These days the use of the term 'Akhand Bharat' has become a fashion. Without any prior knowledge or information various right wing politicians have started using this word during speeches and election campaigns. But how many know the history behind it?
The idea of Akhand Bharat was originated by the master of the Arthashastra, Chanakya. At the time, the 3rd century BC, the Indian subcontinent--which covered what are now the modern-day nations of Afghanistan, Pakistan, India, Nepal, Burma, Tibet, Bhutan and Bangladesh--was divided into many independent kingdoms. Chanakya articulated the idea of an Akhand Bharat, which means all states in the region being under one authority, rule and administration. To a great extent, he was successful. He discovered Chandragupta Maurya, powered him to throne and then through war, wit and alliances he conquered all the princely states to form Akhand Bharat. Fractures, however, appeared after the fall of Chandragupta Maurya, although these were temporarily plastered over by the instalment of Ashoka as king. This was not to last, as we all know.
With the Mughal invasions, many princely states surrendered their power and while others such as the Mewars and Rajputs tried to put up a fight, they did not make much headway and the idea of Akhand Bharat became an ideal of the past.
Meanwhile, the British set foot in India and changed the course of history forever. However, it was not until the revolutionary fight of 1857 that the British realized that the nation could be broken along the faultlines of religion. And thus they adopted the policy of divide and rule. They practically broke India into various states and literally brought every princely state under their rule by threatening, buying or negotiating. Not only that, in order to avoid unification in future, the Brits brought out differences among them which led them to become arch enemies of each other. This way, their energies were directed away from a bid for freedom.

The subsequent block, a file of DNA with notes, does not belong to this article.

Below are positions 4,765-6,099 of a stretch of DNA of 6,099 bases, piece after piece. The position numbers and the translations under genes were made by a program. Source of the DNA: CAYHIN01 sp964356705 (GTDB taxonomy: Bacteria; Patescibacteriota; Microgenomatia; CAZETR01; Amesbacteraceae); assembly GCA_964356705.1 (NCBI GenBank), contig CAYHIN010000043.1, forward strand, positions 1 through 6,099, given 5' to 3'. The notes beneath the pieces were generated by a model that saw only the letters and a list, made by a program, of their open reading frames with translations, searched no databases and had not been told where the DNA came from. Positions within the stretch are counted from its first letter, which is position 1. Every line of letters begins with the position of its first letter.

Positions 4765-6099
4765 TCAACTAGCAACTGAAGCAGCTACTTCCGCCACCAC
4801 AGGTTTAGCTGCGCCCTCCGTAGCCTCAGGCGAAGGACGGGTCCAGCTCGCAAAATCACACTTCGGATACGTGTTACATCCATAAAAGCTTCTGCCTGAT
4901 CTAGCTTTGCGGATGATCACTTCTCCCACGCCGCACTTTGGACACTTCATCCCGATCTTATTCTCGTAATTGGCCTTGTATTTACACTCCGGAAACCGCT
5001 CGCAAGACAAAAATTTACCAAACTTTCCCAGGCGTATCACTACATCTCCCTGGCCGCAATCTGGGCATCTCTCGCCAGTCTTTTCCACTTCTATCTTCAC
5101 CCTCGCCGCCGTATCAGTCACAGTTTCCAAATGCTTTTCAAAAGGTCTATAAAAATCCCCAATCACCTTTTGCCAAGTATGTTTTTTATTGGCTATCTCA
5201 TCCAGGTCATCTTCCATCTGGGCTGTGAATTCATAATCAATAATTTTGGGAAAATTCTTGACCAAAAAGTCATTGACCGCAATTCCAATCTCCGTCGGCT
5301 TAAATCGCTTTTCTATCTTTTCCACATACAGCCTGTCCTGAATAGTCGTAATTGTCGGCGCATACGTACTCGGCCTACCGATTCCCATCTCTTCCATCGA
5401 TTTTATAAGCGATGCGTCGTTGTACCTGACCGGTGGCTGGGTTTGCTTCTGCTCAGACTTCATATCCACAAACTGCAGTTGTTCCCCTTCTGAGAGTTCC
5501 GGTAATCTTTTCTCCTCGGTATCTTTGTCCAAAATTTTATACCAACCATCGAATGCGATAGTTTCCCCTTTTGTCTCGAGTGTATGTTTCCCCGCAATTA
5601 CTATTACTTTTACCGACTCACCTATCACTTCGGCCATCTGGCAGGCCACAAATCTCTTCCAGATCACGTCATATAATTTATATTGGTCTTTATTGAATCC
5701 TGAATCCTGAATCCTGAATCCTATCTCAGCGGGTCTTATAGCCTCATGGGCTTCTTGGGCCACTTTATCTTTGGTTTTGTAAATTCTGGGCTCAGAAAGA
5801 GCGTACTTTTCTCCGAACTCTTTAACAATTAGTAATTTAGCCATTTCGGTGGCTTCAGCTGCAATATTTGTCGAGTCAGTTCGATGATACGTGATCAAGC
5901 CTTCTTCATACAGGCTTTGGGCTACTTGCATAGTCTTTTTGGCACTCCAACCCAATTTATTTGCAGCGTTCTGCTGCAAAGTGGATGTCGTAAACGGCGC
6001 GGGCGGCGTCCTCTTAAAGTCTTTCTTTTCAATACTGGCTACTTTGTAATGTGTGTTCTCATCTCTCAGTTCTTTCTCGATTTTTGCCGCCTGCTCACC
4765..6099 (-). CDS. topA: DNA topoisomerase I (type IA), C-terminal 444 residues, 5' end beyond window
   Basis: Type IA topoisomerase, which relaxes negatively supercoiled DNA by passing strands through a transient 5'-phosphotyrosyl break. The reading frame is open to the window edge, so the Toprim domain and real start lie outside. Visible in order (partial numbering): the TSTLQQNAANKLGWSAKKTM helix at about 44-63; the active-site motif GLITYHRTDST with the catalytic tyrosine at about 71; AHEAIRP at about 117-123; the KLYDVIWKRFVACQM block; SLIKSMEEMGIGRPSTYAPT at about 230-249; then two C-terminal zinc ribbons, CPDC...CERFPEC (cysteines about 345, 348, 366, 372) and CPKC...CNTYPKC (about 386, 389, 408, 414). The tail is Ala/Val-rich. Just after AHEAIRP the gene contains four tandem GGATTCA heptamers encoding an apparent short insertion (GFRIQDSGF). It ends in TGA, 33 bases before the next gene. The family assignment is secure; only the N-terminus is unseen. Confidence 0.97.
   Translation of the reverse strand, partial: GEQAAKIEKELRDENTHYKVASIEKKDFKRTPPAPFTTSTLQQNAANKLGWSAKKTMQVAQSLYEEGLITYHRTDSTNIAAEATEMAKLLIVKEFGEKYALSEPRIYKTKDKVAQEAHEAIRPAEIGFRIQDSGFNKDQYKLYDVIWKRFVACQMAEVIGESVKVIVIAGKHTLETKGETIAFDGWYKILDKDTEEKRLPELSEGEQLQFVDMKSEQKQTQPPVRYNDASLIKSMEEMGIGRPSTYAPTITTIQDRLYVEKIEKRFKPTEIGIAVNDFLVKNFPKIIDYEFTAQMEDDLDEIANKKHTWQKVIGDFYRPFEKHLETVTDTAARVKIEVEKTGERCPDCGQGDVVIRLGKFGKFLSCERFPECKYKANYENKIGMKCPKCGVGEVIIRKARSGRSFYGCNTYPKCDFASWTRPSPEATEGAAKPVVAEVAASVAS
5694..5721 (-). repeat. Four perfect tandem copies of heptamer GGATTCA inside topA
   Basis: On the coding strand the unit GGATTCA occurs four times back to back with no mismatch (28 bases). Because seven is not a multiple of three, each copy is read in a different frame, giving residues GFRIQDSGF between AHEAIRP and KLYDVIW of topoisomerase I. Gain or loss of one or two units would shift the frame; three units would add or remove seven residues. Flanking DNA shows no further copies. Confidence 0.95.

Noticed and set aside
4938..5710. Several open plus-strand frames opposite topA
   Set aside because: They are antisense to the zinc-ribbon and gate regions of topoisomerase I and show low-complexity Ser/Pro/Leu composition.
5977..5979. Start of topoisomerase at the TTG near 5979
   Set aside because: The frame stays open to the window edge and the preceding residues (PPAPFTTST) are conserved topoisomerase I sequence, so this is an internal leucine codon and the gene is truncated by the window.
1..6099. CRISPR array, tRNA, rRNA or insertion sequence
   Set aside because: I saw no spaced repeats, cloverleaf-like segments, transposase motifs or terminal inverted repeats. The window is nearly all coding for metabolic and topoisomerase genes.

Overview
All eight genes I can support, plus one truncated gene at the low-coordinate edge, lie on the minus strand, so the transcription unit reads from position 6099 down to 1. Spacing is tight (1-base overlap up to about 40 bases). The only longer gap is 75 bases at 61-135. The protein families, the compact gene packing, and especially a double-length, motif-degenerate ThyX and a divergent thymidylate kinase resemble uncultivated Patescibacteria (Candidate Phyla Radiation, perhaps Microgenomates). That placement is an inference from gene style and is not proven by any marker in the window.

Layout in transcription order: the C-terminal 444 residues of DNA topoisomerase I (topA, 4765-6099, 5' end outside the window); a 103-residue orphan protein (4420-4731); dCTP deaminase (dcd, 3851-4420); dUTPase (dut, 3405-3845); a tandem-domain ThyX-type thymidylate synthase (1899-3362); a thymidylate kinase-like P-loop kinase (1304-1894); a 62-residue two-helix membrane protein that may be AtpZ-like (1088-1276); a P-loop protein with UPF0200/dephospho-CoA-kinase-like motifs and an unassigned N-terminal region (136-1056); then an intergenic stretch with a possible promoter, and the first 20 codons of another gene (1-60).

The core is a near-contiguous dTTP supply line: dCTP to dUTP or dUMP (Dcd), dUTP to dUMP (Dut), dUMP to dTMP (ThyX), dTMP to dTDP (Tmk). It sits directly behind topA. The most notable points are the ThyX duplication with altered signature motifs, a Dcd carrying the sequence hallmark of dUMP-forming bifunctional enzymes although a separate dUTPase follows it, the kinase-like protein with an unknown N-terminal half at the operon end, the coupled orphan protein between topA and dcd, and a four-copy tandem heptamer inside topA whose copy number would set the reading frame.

It is thanks to revolutionaries like Bhagat Singh, Mahatma Gandhi and Subhas Chandra Bose that India gained back its freedom. However, the damage done by then was immense. Apart from breaking Bharat into India and Pakistan, the states in India had different governing rules. Bringing all the states under one government and one Constitution was a mammoth task. And then another Chanakya-like man, Sardar Vallabh Bhai Patel, rose and gave everyone an idea of a United India. It couldn't have been called Akhand Bharat because the country was divided into many fractions. Finally in early 1950s Sardar Patel fulfilled his ambition of a United India.
Talking of Akhand Bharat in today's world would make no sense because this would require the unification of India, Pakistan, Bhutan, Nepal, Bangladesh, Afghanistan and Burma. Such a vision is impossible in today's India. The very definition of India has changed for various politicians. While a few think India should be secular, others see it as a Hindu nation. These ideological differences will never ever help India achieve its dream of Akhand Bharat. If anything such an attempt could result in bloodshed.
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